The idea that a wedding should be ‘all about the bride and groom’ and exactly what they want is becoming widespread and familiar to many, even as particular traditions often also continue to play a significant role. Weddings are increasingly full of personal touches, from photographs to colour schemes to the food and drink on offer – and you can draw endless inspiration from social media site Pinterest if you’re so inclined. This emphasis on choice and personalization is also, increasingly, characterizing many UK funerals– something I’ve explored before on this blog. Viewed from a different angle, many find the prospect that either weddings or funerals might lack individuality disconcerting: whether that’s having to share your wedding venue with other couples, because it’s a popular Saturday in the height of summer, and there’s no time to change the flowers; or the image of a ‘conveyor belt’ of funerals taking place one after the other in a crematorium, with one family ushered out the exit while the next starts to trickle through the entrance.

In a financial sense, of course, neither wedding nor funeral choices are free: there is often a significant cost associated with both types of ritual. Pinning down accurate mean or median figures for UK weddings is difficult, but estimates place them somewhere between £25,000 and £30,000. Funeral costs also vary, not least by location, and can reach up to several thousand pounds – far outside the realms of affordability for many. In both cases, the amount you are willing to spend will dictate which and how many choices become available. There are also more nebulous influences in the form of norms, traditions and expectations – these might relate to a religion, or to a family, or even to ‘trends’ (especially in the case of ‘Pinterest weddings’). You might know that including a Bible reading or a prayer in a funeral service would have been all but meaningless to the person who died – but if it’s what funerals usually include in the family, would it hurt to leave it in and avoid raising those eyebrows? And you might want to include that anecdote in your eulogy – but maybe for the sake of more sensitive ears, you’ll leave it out? To some, of course, norms and traditions are liberating, taking the pressure off personalization, and offering meaningful frameworks. Perhaps all we can say with certainty is that there is very little certainty regarding how different factors, forces and influences might play into the planning of a wedding or a funeral.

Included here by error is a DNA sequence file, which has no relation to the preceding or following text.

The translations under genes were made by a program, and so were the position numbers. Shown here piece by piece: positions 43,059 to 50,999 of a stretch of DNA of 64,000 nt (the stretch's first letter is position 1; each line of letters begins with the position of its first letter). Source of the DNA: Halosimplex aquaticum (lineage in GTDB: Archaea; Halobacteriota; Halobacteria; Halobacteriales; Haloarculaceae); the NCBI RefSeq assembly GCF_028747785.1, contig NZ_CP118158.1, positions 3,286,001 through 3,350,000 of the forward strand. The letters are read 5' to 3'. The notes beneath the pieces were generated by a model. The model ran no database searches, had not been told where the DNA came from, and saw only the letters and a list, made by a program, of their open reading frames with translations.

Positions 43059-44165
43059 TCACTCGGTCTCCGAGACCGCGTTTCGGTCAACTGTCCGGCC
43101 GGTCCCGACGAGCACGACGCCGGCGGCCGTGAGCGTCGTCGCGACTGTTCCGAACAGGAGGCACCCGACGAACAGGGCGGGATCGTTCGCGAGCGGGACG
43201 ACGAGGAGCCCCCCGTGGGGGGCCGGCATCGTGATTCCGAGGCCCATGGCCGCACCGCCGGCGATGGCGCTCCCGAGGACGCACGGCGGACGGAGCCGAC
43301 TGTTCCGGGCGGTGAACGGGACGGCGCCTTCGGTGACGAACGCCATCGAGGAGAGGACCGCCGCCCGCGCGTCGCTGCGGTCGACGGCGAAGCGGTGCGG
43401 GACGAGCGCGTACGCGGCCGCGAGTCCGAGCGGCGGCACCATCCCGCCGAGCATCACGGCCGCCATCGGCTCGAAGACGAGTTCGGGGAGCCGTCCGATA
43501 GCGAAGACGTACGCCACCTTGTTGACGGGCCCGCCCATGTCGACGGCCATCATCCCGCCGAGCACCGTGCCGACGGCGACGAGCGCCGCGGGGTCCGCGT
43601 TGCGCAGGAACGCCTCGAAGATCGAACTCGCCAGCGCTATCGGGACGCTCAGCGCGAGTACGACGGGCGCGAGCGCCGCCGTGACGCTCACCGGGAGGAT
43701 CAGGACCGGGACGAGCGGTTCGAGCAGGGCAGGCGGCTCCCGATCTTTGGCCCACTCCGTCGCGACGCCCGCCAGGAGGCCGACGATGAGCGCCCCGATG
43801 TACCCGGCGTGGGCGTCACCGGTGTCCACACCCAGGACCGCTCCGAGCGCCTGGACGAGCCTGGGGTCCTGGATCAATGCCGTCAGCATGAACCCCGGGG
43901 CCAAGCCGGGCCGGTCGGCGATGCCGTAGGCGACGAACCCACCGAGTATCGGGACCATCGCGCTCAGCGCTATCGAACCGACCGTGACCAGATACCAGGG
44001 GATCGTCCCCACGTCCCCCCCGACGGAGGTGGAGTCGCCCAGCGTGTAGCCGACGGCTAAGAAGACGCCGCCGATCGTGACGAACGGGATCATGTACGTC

Expectations and norms shaped choices for weddings and funerals long before the pandemic. But perhaps the pandemic will have disrupted some, and created new ones.

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Published by Health Services Research Unit, University of Aberdeen